The first step in learning how to support students with autism in the classroom is to understand exactly what it is they’re dealing with.
Also known as Autism Spectrum Disorder (ASD), autism refers to a broad range of conditions and characterized by challenges with:
Speech or Non-Verbal Communication
7 Tips for How to Support a Child with Autism in the Classroom
1. Identify Their Strengths, Weaknesses, and Triggers
Supporting students with autism in the classroom is not a one-size-fits-all endeavor. Just like the rest of your students, autistic students have a unique set of strengths and weaknesses they deal with that affect the way they learn, think, interact, and solve problems. Speak with your student, their parents, therapists, or educational planners to learn exactly what your student needs to succeed, and what possible triggers they may have that you can avoid in the classroom.
2. Create a Relaxing Atmosphere
Sensory overload can overwhelm an autistic child and make it nearly impossible for them to concentrate. If possible, avoid using bright and flashing lights, strong smells, and loud or distracting noises in the classroom. Instead, opt for creating a comfortable classroom free from too many distractions. Decorate with warm colors, soft music during any downtime, and offer comfortable seating like bean bags or rocking chairs. The more safe and secure they feel in their classroom space, the better off they will be.
3. Use Visuals
Supporting students with autism in the classroom can be accomplished with visuals. Things like signs can greatly help students with autism better focus on what they need to do, rather than trying to understand or follow a lengthy explanation. These visuals can serve as reminders of what classroom rules are, where supplies or books go, or pictures and models showing the best way to complete a task.
4. Say What You Mean
It’s not uncommon for autistic students to take what you say literally, whether it’s a silly figure of speech, analogy, or colloquialism. Explain lessons or instructions plainly so they can be easily understood by all, and try to avoid the use of confusing sayings or terms that can be misunderstood.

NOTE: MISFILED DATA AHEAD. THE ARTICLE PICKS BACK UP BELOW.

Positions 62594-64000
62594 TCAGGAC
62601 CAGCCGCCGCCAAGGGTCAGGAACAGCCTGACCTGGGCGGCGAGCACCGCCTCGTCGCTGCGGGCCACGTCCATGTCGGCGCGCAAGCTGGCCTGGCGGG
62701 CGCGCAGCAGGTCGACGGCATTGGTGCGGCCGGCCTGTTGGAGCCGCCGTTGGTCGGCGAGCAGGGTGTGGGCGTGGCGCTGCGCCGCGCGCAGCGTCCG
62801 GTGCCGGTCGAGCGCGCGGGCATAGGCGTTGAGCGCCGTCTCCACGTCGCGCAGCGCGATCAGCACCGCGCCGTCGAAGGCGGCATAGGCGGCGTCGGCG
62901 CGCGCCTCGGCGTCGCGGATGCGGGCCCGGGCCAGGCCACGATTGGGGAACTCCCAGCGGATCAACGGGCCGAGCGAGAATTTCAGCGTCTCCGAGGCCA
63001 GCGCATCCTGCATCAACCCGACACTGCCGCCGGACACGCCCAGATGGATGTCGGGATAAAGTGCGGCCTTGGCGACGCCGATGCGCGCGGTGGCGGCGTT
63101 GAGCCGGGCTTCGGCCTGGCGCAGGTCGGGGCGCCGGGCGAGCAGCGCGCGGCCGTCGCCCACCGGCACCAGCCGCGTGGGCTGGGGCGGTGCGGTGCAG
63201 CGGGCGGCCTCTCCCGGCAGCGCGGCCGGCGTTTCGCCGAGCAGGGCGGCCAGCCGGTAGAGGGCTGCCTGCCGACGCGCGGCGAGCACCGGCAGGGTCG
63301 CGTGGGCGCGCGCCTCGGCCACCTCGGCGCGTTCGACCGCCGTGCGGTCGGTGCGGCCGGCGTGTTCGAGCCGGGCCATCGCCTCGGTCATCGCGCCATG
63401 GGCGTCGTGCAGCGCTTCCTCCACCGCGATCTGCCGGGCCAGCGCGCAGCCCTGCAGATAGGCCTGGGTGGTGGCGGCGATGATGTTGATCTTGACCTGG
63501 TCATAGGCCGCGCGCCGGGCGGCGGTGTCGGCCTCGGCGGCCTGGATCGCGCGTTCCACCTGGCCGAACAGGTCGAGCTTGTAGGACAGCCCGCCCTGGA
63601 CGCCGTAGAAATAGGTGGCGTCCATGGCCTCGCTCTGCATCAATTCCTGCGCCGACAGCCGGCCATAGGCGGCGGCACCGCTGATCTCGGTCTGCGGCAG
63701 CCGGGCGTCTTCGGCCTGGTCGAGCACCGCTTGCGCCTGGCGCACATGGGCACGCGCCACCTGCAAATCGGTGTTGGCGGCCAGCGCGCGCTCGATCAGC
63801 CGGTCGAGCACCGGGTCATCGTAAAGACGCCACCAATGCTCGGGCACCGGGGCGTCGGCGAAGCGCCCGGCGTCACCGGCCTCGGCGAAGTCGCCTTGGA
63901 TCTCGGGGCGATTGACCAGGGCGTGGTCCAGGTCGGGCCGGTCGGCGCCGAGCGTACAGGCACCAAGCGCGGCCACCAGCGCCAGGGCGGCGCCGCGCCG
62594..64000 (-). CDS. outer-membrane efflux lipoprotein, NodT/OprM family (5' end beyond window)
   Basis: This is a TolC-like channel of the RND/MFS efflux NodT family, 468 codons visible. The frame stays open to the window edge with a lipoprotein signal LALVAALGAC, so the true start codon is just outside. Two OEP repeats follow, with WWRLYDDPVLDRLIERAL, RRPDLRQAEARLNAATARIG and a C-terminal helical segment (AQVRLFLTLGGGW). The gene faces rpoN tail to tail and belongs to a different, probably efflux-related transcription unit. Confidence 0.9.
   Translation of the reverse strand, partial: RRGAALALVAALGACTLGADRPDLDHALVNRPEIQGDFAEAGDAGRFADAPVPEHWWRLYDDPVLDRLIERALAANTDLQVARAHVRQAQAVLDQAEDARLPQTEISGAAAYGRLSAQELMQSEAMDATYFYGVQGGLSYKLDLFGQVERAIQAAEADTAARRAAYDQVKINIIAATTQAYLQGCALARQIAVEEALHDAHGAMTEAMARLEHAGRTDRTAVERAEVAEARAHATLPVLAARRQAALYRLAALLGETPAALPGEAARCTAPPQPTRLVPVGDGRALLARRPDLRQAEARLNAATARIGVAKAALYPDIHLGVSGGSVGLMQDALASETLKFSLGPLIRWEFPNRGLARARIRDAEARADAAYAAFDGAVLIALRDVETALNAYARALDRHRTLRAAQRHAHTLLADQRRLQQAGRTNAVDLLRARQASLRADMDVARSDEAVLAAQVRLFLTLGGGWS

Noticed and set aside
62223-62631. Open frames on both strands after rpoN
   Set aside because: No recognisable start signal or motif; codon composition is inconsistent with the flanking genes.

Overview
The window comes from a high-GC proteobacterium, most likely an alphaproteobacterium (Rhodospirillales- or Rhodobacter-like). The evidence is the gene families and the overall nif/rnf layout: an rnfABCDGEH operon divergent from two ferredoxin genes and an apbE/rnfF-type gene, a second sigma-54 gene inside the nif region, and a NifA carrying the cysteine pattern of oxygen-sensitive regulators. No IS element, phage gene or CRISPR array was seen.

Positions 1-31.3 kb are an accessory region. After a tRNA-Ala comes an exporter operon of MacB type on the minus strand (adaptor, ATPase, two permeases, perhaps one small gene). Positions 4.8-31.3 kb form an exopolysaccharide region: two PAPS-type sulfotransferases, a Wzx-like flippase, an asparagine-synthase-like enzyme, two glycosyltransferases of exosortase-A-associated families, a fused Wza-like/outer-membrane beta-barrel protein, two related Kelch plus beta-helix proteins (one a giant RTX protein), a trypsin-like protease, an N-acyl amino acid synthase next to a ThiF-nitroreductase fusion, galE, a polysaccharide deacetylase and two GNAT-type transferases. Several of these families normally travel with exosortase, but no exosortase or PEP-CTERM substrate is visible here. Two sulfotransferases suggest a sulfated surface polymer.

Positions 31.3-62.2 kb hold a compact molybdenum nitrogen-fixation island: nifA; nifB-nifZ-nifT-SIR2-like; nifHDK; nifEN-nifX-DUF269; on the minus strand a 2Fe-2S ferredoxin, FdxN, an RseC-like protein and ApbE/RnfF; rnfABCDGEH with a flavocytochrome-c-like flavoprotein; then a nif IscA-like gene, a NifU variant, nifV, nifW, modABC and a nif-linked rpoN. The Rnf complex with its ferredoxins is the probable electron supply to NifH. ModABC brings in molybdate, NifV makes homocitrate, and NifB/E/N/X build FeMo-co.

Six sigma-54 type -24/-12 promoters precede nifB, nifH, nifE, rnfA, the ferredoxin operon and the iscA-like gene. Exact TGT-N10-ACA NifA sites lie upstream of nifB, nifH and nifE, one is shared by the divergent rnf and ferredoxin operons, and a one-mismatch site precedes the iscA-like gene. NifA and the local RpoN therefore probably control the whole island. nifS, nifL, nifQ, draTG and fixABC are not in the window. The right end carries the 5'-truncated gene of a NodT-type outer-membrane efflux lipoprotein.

5. Implement Systems for Organization
Depending on what your student’s strengths and weaknesses are, they may either be extremely organized, or need support to keep things tidy. If your student is the latter, you can support them by implementing strategies even non-autistic students can benefit from. This can include structuring your lesson plan to include time to write down assignments, pack book bags, and clean up work spaces.
6. Encourage Social Interactions
Just as with a shy student or a student who speaks a predominately different language than the rest of the class, learning how to support students with autism in the classroom also comes down to encouraging social interactions. This could be teaming up in small groups for projects, having everyone participate in a classroom icebreaker or question of the day, or simply giving students the opportunity to share or challenge ideas, ask questions, and interact with each other.
7. Teach Social Skills
Learning how to support a child with autism in the classroom also comes down to teaching moments. Modeling appropriate social skills and discussing how our actions and behaviors can affect other people can be monumental in the growth of autistic students’ social skills.
How Morgan Guidance Can Help.
Whether you’re a teacher or parent of a newly diagnosed child with autism, or you’re seeking expert advice on how to best help your autistic student transition to college, Morgan Guidance’s team of experienced educational consultants are here to help. With our early intervention, education planning, and parent education and support services, we’ll help put your child on the best track to help them find success. Contact Elaine at Morgan Guidance today to learn more.